Homelessness is a much misunderstood concept, often associated with rough sleeping but in actual fact encompassing a wide range of socially-excluded individuals, many in that position because of additional support needs associated with mental health problems or substance misuse.
In addition to these individuals, local authorities will deal with many others who have lost their home because of financial issues, relationship breakdown, abuse, violence, or just bad luck.
In a lot of instances the council just needs to find appropriate accommodation but in many others additional support is needed over a period of time to ensure that the homeless person can maintain their tenancy and does not fall by the wayside.
In other cases the council, on which the statutory duty to help falls, can take action to keep the applicant in their home and thus avoid a homeless presentation. That is an approach taken in many parts of Wales and it is one that quite rightly forms a central part of the Welsh Government's new Housing Bill.
The way that a Council deals with somebody presenting as homeless is governed by legislation and by an essentiat est. That is whether the applicant has become homeless intentionally or not.
Once the Council has established that they have a duty to rehouse an applicant because that person is unintentionally homeless, they then have to apply a different test.
Because housing is a scarce resource its allocation is often subject to waiting lists and the application of priorities. Those accepted as unintentionally homeless are put to the top of the list but within that group, there are categories who get rehoused first, for some very good reasons.
Originally, these groups were named in legislation but the Conservative Government's Housing Act 1996 dispensed with them and just asked councils to assess vulnerability. This led to an inconsistent approach across Wales, with many of the most vulnerable falling through the gap.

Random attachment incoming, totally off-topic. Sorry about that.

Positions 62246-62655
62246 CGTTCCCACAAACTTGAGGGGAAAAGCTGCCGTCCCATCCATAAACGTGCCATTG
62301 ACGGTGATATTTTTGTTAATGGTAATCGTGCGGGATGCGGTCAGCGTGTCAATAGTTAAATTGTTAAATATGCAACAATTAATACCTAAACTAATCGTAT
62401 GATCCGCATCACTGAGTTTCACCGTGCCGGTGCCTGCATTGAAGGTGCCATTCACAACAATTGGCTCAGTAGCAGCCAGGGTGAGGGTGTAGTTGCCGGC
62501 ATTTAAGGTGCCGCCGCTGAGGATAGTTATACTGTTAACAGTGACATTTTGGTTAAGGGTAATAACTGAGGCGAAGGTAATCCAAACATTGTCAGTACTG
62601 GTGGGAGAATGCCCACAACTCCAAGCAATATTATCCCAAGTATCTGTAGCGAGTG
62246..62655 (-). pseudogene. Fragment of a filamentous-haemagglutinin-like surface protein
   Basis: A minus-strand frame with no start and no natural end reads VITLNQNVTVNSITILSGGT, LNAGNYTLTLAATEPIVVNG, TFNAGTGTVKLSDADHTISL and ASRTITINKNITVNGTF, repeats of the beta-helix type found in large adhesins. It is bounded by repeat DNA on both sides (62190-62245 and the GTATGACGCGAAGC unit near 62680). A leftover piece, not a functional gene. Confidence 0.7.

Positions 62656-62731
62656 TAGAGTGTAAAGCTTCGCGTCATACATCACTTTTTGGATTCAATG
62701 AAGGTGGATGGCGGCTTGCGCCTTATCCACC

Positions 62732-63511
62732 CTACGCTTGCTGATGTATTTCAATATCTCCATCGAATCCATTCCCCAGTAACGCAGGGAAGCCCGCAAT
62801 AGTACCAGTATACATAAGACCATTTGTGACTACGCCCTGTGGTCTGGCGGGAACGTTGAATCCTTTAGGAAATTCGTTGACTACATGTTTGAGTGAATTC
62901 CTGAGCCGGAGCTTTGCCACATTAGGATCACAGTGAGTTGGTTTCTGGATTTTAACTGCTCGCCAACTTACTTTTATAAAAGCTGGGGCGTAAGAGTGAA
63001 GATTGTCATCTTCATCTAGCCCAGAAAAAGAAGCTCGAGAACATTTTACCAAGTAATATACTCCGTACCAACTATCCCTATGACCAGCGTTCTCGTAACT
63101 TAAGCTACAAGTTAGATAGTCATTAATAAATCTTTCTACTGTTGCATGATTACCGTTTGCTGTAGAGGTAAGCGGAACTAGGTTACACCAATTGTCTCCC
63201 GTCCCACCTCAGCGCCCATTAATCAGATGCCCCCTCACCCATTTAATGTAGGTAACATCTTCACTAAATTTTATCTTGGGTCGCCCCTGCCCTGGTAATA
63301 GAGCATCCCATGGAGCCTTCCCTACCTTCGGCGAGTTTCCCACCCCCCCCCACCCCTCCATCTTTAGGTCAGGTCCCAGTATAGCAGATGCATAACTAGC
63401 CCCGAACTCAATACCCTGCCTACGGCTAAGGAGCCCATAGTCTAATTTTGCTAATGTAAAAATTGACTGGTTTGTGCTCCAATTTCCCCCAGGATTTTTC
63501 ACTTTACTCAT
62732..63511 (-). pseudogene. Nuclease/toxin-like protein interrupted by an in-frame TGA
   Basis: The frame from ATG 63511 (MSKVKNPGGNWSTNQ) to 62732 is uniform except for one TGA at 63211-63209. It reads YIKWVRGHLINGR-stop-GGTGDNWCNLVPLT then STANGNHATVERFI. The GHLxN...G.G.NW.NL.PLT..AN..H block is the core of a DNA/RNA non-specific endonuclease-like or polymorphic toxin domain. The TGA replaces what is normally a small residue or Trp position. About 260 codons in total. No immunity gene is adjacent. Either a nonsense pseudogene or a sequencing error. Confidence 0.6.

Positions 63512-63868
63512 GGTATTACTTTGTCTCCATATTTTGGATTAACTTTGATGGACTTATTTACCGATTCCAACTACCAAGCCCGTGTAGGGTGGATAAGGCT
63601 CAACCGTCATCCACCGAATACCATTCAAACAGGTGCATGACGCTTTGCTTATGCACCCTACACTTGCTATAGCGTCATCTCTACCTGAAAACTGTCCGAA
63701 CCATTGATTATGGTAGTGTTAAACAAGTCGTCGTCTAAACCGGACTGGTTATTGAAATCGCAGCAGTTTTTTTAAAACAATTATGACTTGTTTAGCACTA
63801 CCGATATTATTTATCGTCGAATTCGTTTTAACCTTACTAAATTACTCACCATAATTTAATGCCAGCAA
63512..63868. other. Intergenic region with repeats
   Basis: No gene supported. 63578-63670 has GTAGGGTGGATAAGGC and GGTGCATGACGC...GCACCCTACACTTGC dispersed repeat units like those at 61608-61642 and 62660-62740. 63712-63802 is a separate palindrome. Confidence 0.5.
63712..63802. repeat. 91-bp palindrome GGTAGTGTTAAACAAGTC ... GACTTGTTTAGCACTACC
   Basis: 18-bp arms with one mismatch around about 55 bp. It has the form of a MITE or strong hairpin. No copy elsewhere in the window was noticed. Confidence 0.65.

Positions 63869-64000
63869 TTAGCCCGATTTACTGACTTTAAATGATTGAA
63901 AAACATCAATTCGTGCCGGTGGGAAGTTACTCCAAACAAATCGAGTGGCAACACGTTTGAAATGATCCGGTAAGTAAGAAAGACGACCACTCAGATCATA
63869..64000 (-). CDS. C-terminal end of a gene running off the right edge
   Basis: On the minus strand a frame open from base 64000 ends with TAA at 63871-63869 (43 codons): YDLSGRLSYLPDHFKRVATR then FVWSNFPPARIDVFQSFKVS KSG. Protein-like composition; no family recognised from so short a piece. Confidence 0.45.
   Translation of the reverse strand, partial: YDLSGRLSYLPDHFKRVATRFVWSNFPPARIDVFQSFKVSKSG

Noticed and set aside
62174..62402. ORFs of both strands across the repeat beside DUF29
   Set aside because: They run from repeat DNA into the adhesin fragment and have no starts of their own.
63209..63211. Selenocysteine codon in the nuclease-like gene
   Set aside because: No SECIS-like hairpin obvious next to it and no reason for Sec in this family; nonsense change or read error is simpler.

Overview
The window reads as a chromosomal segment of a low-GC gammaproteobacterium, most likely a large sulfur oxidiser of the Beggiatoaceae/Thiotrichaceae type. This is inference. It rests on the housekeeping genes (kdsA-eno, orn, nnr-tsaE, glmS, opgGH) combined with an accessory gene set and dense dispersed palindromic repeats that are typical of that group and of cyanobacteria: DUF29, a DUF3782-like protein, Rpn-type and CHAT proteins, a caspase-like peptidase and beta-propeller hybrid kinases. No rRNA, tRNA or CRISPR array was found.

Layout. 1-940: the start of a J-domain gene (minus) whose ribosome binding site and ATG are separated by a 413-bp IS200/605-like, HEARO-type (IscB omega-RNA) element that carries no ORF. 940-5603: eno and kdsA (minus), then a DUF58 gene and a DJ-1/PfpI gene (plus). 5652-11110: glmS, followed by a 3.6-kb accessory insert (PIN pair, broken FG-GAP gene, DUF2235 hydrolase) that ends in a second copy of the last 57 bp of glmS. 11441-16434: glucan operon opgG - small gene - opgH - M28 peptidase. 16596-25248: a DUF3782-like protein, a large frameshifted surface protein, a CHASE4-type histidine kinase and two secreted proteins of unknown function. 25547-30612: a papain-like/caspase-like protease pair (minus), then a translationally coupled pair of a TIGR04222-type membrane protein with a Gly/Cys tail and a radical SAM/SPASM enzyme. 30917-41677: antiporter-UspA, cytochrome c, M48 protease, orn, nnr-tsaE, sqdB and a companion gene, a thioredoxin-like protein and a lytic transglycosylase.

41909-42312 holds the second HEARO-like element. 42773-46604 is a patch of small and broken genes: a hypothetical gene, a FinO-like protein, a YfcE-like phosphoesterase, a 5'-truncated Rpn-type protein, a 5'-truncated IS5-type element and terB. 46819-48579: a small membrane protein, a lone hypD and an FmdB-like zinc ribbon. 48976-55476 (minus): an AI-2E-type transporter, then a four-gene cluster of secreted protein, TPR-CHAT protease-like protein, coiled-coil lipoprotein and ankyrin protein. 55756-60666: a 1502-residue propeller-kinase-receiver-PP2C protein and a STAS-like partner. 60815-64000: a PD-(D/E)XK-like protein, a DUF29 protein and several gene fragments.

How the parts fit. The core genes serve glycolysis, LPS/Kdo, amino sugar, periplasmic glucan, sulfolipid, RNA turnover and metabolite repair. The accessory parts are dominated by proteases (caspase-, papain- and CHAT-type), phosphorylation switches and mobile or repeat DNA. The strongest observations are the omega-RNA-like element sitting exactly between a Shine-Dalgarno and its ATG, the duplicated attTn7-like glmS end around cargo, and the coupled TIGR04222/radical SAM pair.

As a result in 2001, the Welsh Assembly passed a priority needs order that re-established clear categories of people that should not just be rehoused first but would also require additional support to enable them to remain in their new home.
These categories were a care leaver or person at particular risk of sexual exploitation between the ages of 18 and 21; a 16 or 17 year old; a person fleeing domestic violence or threatened domestic violence; a person homeless after leaving the armed forces; and a former prisoner, homeless after leaving custody.
This does not mean that someone fitting one of these categories could just turn up in an area of their choosing and demand rehousing. Councils are able to apply a local connection test to ensure that those they rehouse have a genuine need to be rehoused in their area.
The new Welsh Housing Bill is a substantial document that contains many welcome provisions. However, its treatment of these homeless priority categories needs further thought.
The proposal to allow local councils to discharge their homelessness duty into private accommodation is a welcome flexibility, but the removal of the statutory duty to rehouse ex-prisoners is a serious misstep in my view.
That proposal is being made for purely popularist reasons and belies the evidence in the government's own research, published in 2008, that concluded that 75% of those offenders most likely to reoffend have a housing need compared to 30% of the general offender population. That report suggested that more joined up thinking is needed to prevent re-offending. It said: